BEDFORD-STUYVESANT — An unofficial street sign renaming the Brooklyn street where two NYPD officers were fatally shot last month will soon be taken down amid complaints from community members, a Bed-Stuy police official said Monday.
The sign reading “Fallen Officers Way," on the corner of Tompkins and Myrtle avenues, “will be taken care of,” said Deputy Inspector John Chell, commanding officer of the 79th Precinct.
Addressing residents at Brooklyn’s Community Board 3 meeting Monday night, Chell said the street sign honoring Dets. Wenjian Liu and Rafael Ramos was recently installed by a Manhattan resident without permission.
The officers, who worked in the 84th Precinct, were shot to death on Dec. 20 while sitting in a patrol car in Bed-Stuy. The shooter, Ismaaiyl Brinsley, killed himself at a nearby subway station.
The unauthorized street name memorializing the pair rattled some community members, who complained Monday that the new sign went up without their input.
Tremaine Wright, CB3’s chair, said the board advised residents to send complaints or concerns to 311 or the community board’s office.
“It seems as though there are a number of grumblings coming from community residents,” Wright said. “We are very much aware it is not something that has come from the proper channels of community board process of approval and public hearing.”
Typically, street co-namings are subject to board applications and guidelines.
Plans are already in place to name a pair of Brooklyn streets after Ramos and Liu in Cypress Hills and Gravesend, near the officers' homes.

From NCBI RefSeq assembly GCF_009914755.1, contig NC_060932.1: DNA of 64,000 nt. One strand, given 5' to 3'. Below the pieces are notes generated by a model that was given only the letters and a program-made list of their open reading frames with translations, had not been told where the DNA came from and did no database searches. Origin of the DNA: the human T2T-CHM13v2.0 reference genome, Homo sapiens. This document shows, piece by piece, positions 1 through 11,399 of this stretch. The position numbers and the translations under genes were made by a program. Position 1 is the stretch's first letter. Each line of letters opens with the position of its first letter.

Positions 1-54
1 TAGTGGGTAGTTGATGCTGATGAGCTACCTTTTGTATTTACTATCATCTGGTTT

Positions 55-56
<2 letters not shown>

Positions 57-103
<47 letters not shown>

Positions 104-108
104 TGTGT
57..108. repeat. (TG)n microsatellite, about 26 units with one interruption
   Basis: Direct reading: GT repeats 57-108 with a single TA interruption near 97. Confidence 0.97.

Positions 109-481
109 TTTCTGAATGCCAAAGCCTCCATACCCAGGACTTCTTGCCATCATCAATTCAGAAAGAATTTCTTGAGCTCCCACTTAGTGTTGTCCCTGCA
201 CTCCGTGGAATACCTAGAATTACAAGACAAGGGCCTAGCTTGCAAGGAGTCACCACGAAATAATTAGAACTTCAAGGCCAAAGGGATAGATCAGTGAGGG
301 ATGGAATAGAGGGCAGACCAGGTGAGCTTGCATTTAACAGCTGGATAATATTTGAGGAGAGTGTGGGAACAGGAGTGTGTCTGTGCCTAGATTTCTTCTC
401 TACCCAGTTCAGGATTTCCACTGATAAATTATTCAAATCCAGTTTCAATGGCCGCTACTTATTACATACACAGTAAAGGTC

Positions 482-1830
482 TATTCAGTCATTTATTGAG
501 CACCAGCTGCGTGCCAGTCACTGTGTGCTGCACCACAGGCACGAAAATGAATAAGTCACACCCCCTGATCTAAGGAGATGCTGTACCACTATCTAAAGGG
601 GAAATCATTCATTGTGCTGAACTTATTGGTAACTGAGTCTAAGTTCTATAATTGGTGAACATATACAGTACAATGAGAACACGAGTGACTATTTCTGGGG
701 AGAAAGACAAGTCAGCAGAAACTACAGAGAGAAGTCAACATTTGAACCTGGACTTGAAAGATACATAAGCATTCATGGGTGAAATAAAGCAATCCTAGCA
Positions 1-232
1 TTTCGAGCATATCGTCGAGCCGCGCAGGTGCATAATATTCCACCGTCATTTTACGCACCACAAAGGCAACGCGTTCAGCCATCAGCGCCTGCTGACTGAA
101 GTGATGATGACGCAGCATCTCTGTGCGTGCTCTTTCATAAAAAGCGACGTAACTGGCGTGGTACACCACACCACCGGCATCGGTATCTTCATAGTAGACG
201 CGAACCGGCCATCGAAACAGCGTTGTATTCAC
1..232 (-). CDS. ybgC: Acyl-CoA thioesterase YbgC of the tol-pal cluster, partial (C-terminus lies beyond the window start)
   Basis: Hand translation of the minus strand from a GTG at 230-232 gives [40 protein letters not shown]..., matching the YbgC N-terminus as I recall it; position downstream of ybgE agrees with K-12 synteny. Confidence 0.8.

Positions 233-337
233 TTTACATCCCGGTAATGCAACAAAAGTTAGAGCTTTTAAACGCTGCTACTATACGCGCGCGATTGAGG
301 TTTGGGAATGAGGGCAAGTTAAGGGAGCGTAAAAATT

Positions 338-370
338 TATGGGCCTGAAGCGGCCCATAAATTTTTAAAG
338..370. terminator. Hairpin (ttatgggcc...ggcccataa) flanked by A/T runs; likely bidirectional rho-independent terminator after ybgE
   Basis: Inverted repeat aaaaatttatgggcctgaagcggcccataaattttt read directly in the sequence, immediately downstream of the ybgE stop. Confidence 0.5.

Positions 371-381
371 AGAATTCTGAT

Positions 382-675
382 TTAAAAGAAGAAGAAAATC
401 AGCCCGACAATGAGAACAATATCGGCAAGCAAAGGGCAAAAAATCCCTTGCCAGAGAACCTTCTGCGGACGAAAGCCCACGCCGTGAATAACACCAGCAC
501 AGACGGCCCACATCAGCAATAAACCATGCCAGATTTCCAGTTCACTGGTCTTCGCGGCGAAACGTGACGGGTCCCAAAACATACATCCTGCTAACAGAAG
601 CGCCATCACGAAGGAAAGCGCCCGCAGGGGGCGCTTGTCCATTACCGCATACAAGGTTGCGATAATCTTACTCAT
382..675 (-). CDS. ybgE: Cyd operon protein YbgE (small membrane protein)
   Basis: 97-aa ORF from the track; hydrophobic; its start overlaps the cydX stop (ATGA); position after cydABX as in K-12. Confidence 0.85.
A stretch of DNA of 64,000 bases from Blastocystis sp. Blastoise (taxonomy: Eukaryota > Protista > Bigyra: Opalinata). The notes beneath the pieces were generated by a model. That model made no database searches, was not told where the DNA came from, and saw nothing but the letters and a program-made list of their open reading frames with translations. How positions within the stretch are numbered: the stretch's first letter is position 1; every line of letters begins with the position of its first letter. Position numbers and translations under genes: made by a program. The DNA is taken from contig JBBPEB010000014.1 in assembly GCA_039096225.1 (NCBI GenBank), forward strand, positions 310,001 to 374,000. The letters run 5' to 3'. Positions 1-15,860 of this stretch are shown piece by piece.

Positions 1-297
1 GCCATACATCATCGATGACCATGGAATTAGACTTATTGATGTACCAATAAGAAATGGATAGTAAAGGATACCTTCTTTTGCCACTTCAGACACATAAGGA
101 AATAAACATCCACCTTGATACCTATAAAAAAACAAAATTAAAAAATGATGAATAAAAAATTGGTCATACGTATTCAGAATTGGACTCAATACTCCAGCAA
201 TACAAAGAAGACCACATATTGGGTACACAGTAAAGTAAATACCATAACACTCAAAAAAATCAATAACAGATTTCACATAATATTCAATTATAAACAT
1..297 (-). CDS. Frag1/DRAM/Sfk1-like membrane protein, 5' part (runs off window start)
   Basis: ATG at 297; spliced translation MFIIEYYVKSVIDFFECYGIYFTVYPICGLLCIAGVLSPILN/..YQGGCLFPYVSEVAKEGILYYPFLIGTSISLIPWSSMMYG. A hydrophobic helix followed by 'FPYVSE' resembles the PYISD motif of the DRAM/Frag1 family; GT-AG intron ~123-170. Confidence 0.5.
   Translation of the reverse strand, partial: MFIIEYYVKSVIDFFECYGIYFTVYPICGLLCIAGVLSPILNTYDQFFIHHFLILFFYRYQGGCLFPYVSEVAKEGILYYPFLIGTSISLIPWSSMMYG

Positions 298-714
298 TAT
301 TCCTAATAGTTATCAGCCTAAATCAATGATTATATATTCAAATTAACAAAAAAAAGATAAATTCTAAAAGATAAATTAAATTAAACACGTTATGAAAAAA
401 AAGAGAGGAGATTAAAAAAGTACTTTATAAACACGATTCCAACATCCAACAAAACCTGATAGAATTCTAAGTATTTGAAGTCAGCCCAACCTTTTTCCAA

The city’s Department of Transportation is reaching out to the individual who installed the sign on Tompkins and Myrtle, according to an agency spokesperson.
“That [sign] will be coming down,” Chell said. “When the time is right, when we do some memorial like a sign, we want to do it altogether as a community.
“The sign might cause some disturbance to people, but I believe the gentleman who put it up was doing it with nothing but good in his heart, he thought he was doing the right thing. But that sign will be taken care of.”
The commanding officer added that as of Monday afternoon Tompkins Avenue, which has been closed to traffic since the shootings, reopened.
Following the announcement, community members at the meeting voiced their concern regarding lack of communication on the street closures.
“The community felt very disrespected for the whole two weeks of the streets being closed off,” said Ephraim Benton, 37. “Seniors were inconvenienced and we had to show our IDs just to get in the buildings.”
While buses and select vehicles were allowed, the block surrounding the shooting site was closed off due to efforts to avoid pedestrian accidents as a result of the number of visitors at the officers’ memorial, Chell said.